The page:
Tuesday, February 15, 2011
How do you differentiate between a high performing organization and everyone else? There are countless answers that likely differentiate the two. However, as I was sitting in a two hour training seminar for contracting personnel at work today and I couldn't help but notice one extremely important differentiator.
When people hear the term government acquisition, high performing organization is not necessarily the first thing that comes to mind. That is not to say that there aren't extremely capable people and teams within the career field because I have definitely worked with both. However, the combination of bureaucracy, regulation, and a risk averse culture of the government procurement career field doesn’t propel it into the ranks of what many consider a high performing organization.
As I sat through the training session I could not help but notice the same phrases directed at the audience. "If you don't do this....then the auditors will slam you," or "You better do this.....or the Inspector General may write you up," and "You should be doing this.......because it is a direct reflection of you and your superior's work." It was relentless and I couldn't help but feeling like I was being pushed around a bit. Threatened almost. The kind of warnings one receives throughout childhood. Unfortunately these kinds of messages are the norm in the government arena. In the government contracting environment individuals are pushed to converge with what is ordinary. In that environment ordinary is good. Ordinary means staying well within bounds. Ordinary means being reactive to any feedback that is filtered down. Ordinary is the safe play. Ordinary (hopefully) keeps your organization out of the headlines.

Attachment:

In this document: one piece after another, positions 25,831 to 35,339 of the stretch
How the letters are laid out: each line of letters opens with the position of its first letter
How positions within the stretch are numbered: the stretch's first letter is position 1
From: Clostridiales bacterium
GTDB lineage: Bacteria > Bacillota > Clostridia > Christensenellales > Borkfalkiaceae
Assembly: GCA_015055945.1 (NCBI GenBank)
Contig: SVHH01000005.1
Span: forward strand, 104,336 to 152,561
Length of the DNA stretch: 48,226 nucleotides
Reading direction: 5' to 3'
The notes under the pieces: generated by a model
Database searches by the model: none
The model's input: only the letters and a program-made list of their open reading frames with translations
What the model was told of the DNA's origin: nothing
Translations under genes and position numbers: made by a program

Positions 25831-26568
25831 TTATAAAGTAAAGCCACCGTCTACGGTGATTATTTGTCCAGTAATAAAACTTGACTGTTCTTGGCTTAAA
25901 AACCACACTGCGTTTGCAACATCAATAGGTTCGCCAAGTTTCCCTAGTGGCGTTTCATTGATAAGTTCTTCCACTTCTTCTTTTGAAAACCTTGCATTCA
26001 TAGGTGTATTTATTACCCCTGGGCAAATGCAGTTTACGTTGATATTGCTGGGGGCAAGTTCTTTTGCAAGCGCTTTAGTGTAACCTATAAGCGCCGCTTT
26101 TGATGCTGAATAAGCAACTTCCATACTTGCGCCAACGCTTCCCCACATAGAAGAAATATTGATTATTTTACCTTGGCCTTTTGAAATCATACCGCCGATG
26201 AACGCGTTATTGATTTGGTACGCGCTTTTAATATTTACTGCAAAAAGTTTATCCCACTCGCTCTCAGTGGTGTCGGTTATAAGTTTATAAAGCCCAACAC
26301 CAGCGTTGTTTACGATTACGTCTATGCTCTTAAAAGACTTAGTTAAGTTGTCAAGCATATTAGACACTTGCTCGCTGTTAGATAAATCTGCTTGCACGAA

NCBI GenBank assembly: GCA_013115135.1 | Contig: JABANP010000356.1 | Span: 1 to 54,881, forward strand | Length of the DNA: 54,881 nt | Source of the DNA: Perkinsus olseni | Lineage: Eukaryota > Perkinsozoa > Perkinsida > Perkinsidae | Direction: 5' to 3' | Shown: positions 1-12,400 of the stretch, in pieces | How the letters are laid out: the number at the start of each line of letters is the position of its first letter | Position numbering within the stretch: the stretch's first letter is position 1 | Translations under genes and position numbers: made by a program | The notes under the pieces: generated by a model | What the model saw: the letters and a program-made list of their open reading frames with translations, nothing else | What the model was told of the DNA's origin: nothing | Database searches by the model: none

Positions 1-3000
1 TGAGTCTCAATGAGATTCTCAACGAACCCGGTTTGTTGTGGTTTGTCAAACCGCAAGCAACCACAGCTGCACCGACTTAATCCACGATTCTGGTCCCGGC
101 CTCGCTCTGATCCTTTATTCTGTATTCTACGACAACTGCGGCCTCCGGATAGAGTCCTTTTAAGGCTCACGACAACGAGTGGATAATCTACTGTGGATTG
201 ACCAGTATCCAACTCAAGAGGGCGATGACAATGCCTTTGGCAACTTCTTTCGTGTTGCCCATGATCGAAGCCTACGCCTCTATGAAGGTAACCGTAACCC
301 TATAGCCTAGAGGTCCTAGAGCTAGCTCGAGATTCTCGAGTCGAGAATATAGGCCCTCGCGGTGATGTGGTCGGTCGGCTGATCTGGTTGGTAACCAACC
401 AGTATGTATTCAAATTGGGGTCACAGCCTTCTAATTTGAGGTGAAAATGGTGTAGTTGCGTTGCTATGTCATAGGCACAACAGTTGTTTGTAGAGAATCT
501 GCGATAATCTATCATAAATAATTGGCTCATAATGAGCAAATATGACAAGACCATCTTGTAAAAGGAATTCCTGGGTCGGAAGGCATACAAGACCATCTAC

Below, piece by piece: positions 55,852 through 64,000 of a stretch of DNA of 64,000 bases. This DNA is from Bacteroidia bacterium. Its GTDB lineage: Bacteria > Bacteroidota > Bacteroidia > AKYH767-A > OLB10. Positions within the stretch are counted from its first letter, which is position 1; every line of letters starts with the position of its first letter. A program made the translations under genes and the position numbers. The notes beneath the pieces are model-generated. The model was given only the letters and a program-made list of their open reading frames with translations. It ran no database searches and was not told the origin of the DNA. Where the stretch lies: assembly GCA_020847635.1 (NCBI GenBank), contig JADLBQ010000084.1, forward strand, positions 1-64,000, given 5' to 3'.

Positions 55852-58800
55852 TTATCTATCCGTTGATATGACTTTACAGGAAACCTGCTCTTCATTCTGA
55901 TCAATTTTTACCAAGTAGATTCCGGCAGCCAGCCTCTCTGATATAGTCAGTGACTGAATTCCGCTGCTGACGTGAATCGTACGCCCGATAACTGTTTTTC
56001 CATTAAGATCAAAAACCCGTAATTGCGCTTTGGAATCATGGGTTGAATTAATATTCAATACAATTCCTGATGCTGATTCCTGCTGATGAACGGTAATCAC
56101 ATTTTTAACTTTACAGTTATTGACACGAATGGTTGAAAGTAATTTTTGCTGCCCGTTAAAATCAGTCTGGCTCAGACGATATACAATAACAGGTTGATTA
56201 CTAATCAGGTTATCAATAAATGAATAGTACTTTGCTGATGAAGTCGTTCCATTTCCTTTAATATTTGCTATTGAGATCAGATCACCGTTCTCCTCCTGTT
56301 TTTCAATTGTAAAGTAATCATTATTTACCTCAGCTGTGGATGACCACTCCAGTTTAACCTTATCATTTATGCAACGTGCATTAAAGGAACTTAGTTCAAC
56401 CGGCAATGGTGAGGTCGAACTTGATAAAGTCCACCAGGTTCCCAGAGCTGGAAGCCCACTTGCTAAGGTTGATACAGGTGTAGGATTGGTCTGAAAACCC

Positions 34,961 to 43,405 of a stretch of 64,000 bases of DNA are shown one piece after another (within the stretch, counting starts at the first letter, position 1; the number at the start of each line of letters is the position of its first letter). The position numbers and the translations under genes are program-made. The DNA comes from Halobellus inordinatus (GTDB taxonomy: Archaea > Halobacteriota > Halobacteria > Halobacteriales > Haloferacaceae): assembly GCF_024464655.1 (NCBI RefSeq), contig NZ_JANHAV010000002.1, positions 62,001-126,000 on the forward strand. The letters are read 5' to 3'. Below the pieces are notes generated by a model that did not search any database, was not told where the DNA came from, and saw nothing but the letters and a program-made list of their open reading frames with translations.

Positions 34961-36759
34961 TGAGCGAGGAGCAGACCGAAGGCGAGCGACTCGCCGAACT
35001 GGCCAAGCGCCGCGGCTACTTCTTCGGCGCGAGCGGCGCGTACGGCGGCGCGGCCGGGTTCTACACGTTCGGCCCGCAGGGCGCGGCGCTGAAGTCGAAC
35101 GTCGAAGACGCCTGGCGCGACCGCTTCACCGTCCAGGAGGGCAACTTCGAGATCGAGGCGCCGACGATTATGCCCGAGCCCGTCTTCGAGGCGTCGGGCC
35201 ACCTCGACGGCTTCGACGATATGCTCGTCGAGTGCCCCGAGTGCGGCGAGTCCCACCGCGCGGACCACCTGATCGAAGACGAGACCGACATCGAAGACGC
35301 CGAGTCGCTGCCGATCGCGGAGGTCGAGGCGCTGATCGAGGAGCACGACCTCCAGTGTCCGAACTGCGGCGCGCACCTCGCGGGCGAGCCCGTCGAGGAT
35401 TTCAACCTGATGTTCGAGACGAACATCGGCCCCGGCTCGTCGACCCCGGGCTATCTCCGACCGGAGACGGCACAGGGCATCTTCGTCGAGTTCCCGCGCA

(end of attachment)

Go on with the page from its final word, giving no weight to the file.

In my experience, high performing organizations force you diverge from the ordinary. A high performing organization says "You better create or do something new and unique....or something bad will happen to you." There is a distinct incentive to not only break free of the status quo but to change it for the better. Instead of coloring well within the lines you go outside them and establish new boundaries that you would not have known were possible had you not put yourself out there. When an organization forces you to diverge from the ordinary you in essence become extraordinary, and being extraordinary is the epitome of what a high performing organization is all about.